• How to Turn Bad News into Good News, Texas Style: Lie
• Manchin Is a Byrder
• Biden Does Not Support Forgiving $50,000 in Student Loans
• Democrats May Turn Marjorie Taylor Greene into a Boogeywoman
• Traffic at Far-Right News Sites Spiked in 2020
• Forty Acres and a Mule, Revisited
Longtime conservative radio shock-talker Rush Limbaugh has succumbed to the lung cancer with which he was diagnosed a little over a year ago. According to Politico: "Kathryn Rogers, the longtime radio host's wife, announced her husband's death at the beginning of his show on Wednesday." Limbaugh was married to Rogers for 11 years, which was a personal record. He had four wives in all; this champion of traditional marriage averaged under 8 years per wife.
Before the FCC repealed the Fairness Doctrine in 1987, radio stations had to be fair—that is, present all sides of controversial matters equally. After it was repealed, partisans could grind any ax they wanted to a razor-sharp edge. Limbaugh was a master of that. He sold the conservative viewpoint with gusto, mocking and insulting anyone who was not conservative enough for his tastes. He had millions of listeners every day, as well as millions who despised him. Limbaugh loathed Bill Clinton and especially Barack Obama, but he also hated Black activists, gay activists, abortion rights activists, animal rights activists, vegetarians, environmentalists, feminists, and many other groups he saw as un-American. Some of his more famous remarks include:
- Have you ever noticed how all composite pictures of wanted criminals resemble Jesse Jackson?
- The most beautiful thing about a tree is what you do with it after you cut it down.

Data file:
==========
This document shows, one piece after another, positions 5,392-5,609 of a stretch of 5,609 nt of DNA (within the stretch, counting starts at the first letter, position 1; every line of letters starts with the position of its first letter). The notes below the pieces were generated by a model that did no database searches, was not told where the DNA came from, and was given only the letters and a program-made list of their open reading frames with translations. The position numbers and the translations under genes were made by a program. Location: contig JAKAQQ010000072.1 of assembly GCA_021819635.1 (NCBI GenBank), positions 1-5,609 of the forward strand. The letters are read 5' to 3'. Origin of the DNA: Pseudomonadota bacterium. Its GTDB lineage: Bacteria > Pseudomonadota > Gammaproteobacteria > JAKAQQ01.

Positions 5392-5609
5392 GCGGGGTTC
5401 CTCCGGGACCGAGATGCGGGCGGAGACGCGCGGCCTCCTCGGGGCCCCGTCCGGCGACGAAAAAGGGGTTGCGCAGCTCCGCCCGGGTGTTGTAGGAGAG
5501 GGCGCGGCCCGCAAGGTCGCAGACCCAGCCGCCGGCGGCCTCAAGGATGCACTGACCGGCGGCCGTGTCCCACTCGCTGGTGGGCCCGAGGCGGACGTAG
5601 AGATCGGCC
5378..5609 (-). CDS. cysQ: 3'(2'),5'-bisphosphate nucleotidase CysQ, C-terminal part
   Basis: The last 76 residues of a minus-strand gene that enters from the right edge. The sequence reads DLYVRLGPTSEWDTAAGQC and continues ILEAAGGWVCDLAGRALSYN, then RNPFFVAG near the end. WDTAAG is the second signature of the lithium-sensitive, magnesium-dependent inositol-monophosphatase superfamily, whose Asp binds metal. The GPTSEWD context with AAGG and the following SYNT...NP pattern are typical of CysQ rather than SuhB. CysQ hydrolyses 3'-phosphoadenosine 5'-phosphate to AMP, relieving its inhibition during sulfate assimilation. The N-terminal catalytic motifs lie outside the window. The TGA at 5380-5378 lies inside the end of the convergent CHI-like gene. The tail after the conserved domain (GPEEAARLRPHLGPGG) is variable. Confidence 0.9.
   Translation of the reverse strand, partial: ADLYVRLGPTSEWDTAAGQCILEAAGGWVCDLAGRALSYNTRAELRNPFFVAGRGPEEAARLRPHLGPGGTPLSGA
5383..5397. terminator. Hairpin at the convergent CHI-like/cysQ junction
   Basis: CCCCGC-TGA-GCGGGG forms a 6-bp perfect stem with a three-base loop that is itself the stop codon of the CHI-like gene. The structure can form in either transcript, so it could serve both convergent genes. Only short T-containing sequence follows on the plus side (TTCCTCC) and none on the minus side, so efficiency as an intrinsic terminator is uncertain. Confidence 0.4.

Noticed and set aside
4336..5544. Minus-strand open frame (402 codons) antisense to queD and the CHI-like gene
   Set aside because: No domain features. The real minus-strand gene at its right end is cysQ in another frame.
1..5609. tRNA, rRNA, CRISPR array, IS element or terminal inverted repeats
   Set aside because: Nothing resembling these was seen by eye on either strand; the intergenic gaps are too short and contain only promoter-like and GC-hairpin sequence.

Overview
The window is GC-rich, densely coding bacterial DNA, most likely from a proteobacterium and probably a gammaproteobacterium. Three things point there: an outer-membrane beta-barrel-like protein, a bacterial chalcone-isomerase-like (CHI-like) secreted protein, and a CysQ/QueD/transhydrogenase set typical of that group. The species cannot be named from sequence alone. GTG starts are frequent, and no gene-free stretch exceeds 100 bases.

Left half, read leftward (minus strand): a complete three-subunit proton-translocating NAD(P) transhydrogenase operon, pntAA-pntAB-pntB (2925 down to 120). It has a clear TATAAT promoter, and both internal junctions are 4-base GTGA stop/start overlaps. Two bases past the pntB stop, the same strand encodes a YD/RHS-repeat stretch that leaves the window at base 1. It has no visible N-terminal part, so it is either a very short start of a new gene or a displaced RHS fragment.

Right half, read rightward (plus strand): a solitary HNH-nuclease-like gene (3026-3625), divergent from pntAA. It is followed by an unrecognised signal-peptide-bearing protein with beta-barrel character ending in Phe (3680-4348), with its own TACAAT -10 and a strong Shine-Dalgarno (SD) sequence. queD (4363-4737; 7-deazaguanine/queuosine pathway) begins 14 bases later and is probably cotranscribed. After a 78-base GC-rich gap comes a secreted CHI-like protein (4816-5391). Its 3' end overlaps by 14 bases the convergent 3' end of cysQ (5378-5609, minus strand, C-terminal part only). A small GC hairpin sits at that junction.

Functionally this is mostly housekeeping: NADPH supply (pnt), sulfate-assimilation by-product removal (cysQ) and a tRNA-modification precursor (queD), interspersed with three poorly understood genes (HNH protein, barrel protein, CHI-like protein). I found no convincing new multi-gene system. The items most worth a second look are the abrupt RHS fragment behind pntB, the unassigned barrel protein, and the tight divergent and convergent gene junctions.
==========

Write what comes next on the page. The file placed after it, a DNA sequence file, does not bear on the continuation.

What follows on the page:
- Feminism was established as to allow unattractive women easier access to the mainstream of society.
One thing that can be said in Limbaugh's favor is that he didn't give up. He was basically stone-cold totally deaf (possibly from taking too many opioids) until he had a cochlear implant. The implant helped only a little, but allowed him to keep doing his radio shows. He hired a court reporter to listen to listeners' calls and type them out in real time so he could read them off his monitor and respond to them, even though he couldn't hear them. Stage IV lung cancer didn't stop him either, until it did.
Not surprisingly, Limbaugh's death was the top story on Fox News, which described him as being "a monumentally influential media icon." For once, Fox certainly nailed it (OK, maybe for twice, since Fox also called Arizona correctly on Election Night). It lovingly pointed out that his show was on 600 stations and up to 27 million people listened to him every week (though that number comes from Limbaugh himself, while analysts without a vested interest say his weekly audience was more like 15 million).